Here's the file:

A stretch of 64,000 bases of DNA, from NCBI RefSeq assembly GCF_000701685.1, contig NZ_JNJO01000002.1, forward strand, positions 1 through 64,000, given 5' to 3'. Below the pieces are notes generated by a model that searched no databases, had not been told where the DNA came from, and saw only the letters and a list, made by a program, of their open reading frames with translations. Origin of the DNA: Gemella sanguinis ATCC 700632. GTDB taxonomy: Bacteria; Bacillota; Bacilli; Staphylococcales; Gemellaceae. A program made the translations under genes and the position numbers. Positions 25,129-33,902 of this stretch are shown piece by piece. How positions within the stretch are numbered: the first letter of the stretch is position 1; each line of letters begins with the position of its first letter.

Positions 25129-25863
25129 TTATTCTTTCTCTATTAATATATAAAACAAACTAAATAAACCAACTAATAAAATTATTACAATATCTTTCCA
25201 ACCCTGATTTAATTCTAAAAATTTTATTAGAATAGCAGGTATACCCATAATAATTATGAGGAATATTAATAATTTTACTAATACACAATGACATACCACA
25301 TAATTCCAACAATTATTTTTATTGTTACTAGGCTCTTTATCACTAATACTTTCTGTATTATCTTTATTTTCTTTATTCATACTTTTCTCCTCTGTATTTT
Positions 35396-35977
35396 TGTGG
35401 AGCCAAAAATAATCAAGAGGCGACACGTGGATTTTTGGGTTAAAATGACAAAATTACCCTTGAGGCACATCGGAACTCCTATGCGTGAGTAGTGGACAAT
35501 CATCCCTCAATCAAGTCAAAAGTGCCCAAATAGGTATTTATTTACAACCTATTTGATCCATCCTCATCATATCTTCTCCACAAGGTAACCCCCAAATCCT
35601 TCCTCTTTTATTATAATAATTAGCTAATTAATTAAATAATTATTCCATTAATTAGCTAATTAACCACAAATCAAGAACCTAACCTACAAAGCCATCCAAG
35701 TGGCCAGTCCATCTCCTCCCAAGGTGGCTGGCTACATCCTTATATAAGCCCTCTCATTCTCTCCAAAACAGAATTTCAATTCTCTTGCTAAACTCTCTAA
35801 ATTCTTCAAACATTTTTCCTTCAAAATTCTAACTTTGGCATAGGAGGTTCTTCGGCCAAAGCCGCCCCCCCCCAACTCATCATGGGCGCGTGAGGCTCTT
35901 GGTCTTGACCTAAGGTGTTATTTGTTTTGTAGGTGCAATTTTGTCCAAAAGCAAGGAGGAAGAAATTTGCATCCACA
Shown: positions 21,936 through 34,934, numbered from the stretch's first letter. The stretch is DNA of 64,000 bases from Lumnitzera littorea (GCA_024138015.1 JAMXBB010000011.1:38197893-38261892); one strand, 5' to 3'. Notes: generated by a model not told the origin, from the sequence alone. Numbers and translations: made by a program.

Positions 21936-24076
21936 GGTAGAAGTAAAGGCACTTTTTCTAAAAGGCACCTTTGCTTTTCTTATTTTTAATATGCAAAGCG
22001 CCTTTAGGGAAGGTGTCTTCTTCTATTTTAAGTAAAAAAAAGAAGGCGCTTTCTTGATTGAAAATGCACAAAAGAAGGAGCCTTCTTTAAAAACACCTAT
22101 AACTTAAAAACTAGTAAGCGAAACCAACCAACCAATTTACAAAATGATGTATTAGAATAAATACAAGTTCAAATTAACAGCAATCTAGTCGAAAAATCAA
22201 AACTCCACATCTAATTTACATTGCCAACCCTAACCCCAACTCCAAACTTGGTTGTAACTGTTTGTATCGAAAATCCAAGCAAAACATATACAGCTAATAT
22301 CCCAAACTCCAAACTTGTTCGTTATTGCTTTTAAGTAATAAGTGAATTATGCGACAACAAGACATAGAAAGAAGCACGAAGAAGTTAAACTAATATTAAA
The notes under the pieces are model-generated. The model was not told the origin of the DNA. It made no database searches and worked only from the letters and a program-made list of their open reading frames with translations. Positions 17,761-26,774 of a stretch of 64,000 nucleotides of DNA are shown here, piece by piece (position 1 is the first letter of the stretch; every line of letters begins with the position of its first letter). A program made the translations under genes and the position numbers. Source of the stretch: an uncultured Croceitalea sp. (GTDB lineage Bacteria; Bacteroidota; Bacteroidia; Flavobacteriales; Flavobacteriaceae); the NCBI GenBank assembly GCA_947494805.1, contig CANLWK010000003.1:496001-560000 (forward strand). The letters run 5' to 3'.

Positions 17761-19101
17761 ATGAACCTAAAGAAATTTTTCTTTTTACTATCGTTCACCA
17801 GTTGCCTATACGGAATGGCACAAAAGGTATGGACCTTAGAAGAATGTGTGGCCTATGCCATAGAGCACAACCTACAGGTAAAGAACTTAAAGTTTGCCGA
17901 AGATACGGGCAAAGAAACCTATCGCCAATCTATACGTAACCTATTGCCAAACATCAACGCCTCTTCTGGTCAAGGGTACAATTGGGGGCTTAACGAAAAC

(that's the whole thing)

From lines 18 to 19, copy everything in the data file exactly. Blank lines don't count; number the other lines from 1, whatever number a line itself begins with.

22101 AACTTAAAAACTAGTAAGCGAAACCAACCAACCAATTTACAAAATGATGTATTAGAATAAATACAAGTTCAAATTAACAGCAATCTAGTCGAAAAATCAA
22201 AACTCCACATCTAATTTACATTGCCAACCCTAACCCCAACTCCAAACTTGGTTGTAACTGTTTGTATCGAAAATCCAAGCAAAACATATACAGCTAATAT